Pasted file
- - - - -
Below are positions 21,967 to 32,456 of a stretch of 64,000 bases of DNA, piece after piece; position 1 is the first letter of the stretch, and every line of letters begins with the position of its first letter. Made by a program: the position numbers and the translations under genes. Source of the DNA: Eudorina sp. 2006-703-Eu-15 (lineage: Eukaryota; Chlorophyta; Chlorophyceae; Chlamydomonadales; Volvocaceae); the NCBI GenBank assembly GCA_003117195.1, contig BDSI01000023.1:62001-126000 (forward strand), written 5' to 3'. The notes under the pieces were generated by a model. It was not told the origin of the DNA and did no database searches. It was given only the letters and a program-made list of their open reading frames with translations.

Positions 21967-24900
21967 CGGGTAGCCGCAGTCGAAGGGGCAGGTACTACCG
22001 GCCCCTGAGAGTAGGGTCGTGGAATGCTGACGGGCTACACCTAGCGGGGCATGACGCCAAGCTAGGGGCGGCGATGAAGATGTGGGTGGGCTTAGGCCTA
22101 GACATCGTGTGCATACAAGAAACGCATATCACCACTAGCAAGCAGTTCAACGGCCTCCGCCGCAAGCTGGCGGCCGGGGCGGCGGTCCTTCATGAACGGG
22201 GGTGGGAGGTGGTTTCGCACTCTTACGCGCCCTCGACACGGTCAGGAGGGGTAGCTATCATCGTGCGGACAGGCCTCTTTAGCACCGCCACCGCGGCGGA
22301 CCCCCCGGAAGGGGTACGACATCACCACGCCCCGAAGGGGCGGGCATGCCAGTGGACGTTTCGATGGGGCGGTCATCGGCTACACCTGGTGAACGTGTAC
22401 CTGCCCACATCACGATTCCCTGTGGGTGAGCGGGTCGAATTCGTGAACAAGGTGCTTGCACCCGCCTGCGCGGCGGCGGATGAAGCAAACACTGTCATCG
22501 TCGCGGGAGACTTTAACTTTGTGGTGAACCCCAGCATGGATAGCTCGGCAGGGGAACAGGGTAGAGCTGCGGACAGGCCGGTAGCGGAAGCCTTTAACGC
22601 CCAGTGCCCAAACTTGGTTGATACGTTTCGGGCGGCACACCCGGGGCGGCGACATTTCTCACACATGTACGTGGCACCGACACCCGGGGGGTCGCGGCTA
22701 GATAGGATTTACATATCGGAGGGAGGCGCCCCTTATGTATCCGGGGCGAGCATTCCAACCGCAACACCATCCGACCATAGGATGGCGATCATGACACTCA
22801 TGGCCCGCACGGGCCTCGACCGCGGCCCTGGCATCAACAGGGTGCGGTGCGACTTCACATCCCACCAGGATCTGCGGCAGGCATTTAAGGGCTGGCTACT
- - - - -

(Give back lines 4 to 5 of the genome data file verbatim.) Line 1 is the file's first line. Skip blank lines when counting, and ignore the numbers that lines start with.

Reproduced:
22001 GCCCCTGAGAGTAGGGTCGTGGAATGCTGACGGGCTACACCTAGCGGGGCATGACGCCAAGCTAGGGGCGGCGATGAAGATGTGGGTGGGCTTAGGCCTA
22101 GACATCGTGTGCATACAAGAAACGCATATCACCACTAGCAAGCAGTTCAACGGCCTCCGCCGCAAGCTGGCGGCCGGGGCGGCGGTCCTTCATGAACGGG